Skip to Content
Uncategorized

Continuous Computing

Wade Roush, Technology Review’s senior editor and San Francisco bureau chief, is working on a long cover story about something he calls continuous computing. To try out some of his ideas, he has created a blog on the subject. Have…

Wade Roush, Technology Review’s senior editor and San Francisco bureau chief, is working on a long cover story about something he calls continuous computing. To try out some of his ideas, he has created a blog on the subject. Have a look and tell us what you think of his idea.

Wade is one of the smartest writers I have ever worked with: he is deeply informed about all things to do with information technology, and he thinks clearly and writes very elegantly. Wade believes that “in industrial countries, and very soon in developing ones, people equipped with a modest, affordable set of technologies will travel throughout their day inside a kind of invisible ‘information field.’” He distinguishes continuous computing from previously hyped trends like ubiquitous or pervasive computing because the phenomenon is real (indeed, continuous computing has, almost invisibly, become the dominant trend in technology in the last 12 months) and because it is essentially social and personal. He is thinking about the different families of social computing like blogging, RSS feeds, tagging, and skyping, of course; but he believes continuous computing will be deeply disruptive because it is location-based and wireless.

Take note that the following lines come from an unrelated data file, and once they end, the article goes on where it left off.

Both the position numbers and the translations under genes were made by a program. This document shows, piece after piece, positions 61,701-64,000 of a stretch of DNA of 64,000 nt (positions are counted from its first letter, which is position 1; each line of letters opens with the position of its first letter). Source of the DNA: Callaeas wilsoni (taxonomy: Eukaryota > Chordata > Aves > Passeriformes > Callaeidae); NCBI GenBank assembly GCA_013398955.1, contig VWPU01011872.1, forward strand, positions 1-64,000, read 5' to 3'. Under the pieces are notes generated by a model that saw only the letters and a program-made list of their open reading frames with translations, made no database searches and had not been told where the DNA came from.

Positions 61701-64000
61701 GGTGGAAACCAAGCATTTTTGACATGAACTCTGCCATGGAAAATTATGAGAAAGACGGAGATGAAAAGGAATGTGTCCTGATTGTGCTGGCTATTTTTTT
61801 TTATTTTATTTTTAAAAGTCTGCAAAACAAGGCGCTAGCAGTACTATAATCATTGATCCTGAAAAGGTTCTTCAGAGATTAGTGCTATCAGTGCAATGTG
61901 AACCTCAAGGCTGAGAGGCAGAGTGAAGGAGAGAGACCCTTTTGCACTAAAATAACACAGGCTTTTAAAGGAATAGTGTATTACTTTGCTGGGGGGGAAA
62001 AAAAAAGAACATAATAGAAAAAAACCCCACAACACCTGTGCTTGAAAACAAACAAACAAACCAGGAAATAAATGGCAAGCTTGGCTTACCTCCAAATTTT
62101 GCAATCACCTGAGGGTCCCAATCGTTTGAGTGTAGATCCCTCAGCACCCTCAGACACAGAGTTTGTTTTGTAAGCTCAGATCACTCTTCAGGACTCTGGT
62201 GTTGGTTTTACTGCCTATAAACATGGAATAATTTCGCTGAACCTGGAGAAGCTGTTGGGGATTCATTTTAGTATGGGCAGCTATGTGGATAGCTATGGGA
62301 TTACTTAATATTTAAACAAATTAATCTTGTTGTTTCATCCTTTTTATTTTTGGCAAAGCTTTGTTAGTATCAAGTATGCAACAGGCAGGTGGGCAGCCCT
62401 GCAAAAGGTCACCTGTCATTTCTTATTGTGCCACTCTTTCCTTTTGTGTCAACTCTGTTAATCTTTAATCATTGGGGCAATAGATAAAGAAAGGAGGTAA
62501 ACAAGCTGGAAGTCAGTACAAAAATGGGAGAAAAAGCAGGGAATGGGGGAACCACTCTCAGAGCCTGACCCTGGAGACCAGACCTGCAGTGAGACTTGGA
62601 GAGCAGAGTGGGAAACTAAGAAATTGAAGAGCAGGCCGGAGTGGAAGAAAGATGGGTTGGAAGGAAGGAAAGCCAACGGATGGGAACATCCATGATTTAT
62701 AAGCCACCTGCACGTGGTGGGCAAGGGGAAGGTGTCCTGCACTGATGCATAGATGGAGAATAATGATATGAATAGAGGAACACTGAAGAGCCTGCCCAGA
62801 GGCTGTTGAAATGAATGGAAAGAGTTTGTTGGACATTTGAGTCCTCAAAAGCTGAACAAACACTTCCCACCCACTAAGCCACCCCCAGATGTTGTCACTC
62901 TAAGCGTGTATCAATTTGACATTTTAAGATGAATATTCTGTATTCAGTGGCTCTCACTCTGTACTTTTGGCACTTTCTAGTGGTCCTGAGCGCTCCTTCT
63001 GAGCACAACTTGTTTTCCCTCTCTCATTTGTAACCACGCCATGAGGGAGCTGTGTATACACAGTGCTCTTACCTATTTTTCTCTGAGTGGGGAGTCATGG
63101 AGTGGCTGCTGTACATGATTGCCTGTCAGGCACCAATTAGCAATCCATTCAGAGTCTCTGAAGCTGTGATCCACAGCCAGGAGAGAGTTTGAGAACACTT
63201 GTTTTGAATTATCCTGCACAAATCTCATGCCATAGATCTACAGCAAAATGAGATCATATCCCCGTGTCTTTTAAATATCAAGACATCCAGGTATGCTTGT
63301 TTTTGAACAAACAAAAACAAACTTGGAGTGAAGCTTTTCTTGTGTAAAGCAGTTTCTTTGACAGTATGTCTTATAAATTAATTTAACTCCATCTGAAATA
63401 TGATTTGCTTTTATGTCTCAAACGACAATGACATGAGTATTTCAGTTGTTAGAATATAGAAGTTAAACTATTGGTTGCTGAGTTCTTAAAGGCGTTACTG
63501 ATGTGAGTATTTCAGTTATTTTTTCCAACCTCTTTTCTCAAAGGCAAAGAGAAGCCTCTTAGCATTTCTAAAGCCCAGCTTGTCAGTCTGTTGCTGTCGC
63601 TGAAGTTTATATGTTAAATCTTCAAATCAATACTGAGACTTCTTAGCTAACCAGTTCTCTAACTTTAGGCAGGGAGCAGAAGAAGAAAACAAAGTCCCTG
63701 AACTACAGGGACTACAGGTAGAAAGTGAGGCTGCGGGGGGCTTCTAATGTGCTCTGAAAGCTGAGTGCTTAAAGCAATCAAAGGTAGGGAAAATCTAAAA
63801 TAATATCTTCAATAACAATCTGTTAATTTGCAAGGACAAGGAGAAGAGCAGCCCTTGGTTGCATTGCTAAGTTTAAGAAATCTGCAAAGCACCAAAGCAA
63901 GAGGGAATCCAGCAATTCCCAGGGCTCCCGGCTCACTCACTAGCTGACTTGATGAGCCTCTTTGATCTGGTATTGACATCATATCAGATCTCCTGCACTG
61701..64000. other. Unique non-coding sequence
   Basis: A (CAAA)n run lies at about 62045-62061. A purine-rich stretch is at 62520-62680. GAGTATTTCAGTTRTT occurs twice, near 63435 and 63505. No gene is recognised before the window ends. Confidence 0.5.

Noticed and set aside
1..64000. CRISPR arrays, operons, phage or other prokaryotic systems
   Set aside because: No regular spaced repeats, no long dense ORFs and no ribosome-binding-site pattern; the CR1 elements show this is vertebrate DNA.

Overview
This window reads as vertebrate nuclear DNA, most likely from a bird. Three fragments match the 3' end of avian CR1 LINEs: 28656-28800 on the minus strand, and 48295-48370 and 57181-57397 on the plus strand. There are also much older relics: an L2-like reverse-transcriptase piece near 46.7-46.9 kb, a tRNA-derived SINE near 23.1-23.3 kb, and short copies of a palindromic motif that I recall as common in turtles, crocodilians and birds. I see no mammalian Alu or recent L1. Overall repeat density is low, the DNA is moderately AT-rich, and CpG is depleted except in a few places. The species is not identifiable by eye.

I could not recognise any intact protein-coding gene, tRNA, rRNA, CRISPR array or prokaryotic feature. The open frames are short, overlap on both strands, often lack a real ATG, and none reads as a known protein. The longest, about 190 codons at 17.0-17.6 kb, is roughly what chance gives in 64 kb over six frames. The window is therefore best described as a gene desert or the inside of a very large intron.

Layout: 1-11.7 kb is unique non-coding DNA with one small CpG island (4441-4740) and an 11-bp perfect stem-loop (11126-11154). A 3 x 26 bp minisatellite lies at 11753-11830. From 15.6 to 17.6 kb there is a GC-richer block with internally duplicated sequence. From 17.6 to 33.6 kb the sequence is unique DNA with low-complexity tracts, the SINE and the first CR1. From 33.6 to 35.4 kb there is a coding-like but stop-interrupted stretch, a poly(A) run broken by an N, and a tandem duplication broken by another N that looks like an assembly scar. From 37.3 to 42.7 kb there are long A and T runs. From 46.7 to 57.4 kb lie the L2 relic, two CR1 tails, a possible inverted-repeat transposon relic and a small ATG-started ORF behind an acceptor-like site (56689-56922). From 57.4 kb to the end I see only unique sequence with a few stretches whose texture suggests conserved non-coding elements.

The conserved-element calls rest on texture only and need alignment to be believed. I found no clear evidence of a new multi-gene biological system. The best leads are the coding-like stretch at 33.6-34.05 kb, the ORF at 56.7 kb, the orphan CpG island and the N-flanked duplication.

One way to think about it: the early promises of the Internet might, finally, come true. Network technologies could expand our human potential in unexpected and delightful ways.

Technorati tags: continuouscomputing

Deep Dive

Uncategorized

Embracing CX in the metaverse

More than just meeting customers where they are, the metaverse offers opportunities to transform customer experience.

Identity protection is key to metaverse innovation

As immersive experiences in the metaverse become more sophisticated, so does the threat landscape.

The modern enterprise imaging and data value chain

For both patients and providers, intelligent, interoperable, and open workflow solutions will make all the difference.

Scientists have created synthetic mouse embryos with developed brains

The stem-cell-derived embryos could shed new light on the earliest stages of human pregnancy.

Stay connected

Illustration by Rose Wong

Get the latest updates from
MIT Technology Review

Discover special offers, top stories, upcoming events, and more.

Thank you for submitting your email!

Explore more newsletters

It looks like something went wrong.

We’re having trouble saving your preferences. Try refreshing this page and updating them one more time. If you continue to get this message, reach out to us at customer-service@technologyreview.com with a list of newsletters you’d like to receive.